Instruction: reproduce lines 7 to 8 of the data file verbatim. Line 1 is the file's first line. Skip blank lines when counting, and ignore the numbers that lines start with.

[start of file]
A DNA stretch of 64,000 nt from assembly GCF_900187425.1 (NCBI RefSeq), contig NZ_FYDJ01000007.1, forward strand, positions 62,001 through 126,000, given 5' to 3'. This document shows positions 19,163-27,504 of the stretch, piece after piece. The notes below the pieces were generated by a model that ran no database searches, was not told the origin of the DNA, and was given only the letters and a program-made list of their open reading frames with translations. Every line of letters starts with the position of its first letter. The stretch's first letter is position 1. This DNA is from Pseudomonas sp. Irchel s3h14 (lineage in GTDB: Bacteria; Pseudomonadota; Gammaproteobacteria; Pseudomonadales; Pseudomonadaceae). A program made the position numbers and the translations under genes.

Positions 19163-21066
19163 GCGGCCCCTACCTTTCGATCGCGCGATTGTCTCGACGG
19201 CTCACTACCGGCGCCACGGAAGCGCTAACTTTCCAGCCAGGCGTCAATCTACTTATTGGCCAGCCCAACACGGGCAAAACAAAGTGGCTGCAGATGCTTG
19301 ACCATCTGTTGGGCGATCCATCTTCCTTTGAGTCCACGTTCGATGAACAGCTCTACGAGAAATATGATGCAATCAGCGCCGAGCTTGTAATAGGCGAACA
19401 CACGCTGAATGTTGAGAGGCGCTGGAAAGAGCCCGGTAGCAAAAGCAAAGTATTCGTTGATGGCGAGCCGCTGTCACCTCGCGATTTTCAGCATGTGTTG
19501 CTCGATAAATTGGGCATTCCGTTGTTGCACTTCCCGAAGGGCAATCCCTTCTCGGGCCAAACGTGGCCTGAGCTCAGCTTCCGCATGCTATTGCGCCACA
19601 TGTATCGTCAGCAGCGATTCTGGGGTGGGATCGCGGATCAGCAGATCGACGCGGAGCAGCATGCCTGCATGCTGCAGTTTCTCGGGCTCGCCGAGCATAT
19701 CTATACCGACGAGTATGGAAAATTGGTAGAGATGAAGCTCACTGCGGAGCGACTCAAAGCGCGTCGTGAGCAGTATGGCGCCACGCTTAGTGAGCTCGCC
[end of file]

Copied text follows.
19501 CTCGATAAATTGGGCATTCCGTTGTTGCACTTCCCGAAGGGCAATCCCTTCTCGGGCCAAACGTGGCCTGAGCTCAGCTTCCGCATGCTATTGCGCCACA
19601 TGTATCGTCAGCAGCGATTCTGGGGTGGGATCGCGGATCAGCAGATCGACGCGGAGCAGCATGCCTGCATGCTGCAGTTTCTCGGGCTCGCCGAGCATAT